Ok, Here’s the Skinny on the Hamburger Menu. Don’t use it.

It’s not User-centric. My (skinny) reasons:

1) It’s generally found in the top left corner of the screen. That’s just hard to reach.

2) It’s generic and non-descriptive.

Note: If you are considering a Hamburger-type menu feature, then:

- design a custom navigation-access icon, something other than a hamburger, unless you are McDonald’s. Make it relevant to your app. 

- put it at the bottom of the page, maybe centered above the tab navigation bar.

The rest is up to you, that's why they pay you the big bucks, right? Go get ‘em!

What Makes a Designer Good at What They Do?

Hand-drawn Inspiration Making Your Own Calendar

Calendars are some times necessary as a part of UX. How they work with a product can be a challenge, and everyone uses them differently. Usually it’s best to be as simple, and as custom as possible to suit the needs of the product. Like any feature, even calendars, sketching helps define how to solve this problem. But I never really thought about drawing my own calendar on paper as a UX experiment. 

Rather than use a digital calendar system, or even a printed calendar, Craig Mod did just that. Craig drew his own monthly calendar to help him to address things in his life that he wanted to track better, enhance and make more productive.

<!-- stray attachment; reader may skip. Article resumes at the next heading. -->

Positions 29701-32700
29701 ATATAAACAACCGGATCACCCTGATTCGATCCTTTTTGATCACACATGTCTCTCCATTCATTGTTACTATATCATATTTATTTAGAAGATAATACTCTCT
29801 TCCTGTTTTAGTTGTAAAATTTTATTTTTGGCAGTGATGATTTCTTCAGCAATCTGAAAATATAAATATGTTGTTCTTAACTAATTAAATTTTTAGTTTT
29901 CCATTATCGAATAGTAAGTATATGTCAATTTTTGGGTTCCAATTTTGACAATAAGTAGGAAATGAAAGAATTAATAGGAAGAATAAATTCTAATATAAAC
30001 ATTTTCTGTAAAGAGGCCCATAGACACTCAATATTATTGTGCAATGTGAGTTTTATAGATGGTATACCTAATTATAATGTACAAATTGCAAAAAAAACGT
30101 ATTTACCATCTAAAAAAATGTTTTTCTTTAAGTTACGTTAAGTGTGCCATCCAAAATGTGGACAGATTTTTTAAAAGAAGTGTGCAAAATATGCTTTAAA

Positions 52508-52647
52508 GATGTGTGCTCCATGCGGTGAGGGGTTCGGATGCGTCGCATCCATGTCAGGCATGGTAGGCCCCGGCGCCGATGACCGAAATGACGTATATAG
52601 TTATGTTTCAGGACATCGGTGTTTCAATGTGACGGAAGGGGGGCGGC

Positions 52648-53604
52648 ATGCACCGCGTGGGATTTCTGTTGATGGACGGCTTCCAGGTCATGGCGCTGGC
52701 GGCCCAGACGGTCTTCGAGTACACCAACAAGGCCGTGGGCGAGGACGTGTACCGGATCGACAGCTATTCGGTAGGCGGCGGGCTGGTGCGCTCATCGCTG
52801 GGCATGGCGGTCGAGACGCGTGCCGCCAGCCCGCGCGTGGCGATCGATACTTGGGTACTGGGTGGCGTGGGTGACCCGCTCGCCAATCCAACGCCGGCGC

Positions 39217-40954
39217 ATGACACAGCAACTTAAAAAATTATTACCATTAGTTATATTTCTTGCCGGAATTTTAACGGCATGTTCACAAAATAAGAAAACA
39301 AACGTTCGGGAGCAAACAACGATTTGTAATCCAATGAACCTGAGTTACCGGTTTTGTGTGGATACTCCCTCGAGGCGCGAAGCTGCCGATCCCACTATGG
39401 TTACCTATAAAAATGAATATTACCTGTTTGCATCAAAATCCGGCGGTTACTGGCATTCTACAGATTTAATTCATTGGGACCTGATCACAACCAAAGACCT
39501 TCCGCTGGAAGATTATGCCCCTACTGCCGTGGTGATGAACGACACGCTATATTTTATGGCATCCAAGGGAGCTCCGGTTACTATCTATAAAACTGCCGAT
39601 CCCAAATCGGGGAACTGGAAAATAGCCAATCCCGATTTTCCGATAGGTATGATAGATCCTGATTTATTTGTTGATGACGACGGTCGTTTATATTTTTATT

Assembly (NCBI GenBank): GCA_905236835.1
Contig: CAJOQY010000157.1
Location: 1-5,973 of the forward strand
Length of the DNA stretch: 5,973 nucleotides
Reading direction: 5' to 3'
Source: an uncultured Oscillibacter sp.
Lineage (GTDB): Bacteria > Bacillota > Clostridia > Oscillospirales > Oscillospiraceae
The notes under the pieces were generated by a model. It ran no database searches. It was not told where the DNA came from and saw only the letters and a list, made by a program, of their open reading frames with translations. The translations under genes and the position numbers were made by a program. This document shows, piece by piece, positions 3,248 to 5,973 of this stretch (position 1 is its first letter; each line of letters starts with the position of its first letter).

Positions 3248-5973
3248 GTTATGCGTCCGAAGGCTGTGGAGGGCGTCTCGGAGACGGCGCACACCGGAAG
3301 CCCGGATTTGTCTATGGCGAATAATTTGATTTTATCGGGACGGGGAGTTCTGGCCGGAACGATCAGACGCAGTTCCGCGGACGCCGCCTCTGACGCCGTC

Like any kind of problem, defining it, writing and drawing it, then focusing on it over time can yield better results, or at least some new and useful insights. 

Check out what Craig Mod learned from drawing his own calendar: https://goo.gl/Y822GU

A Conversation About Fantasy User Interfaces + Subtraction.com

The end of app stores? Yep

Understanding Product Design | Easy User Experience

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Text Line Texture by Thomas Hallgren

My first book on design thinking for children was published in 2015. It's on Amazon, the link is below. Hope you enjoy reading it to your children and grandchildren.
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When confronted out of the blue by a thin red Line, our main character, Text, sets out on a fun path of self discovery. A path that leads to a new friendship along the way. For parents who love to read to their children, Text Line Texture is the perfect introduction into the world of text-only books. Children’s Book. Age range: 4-10.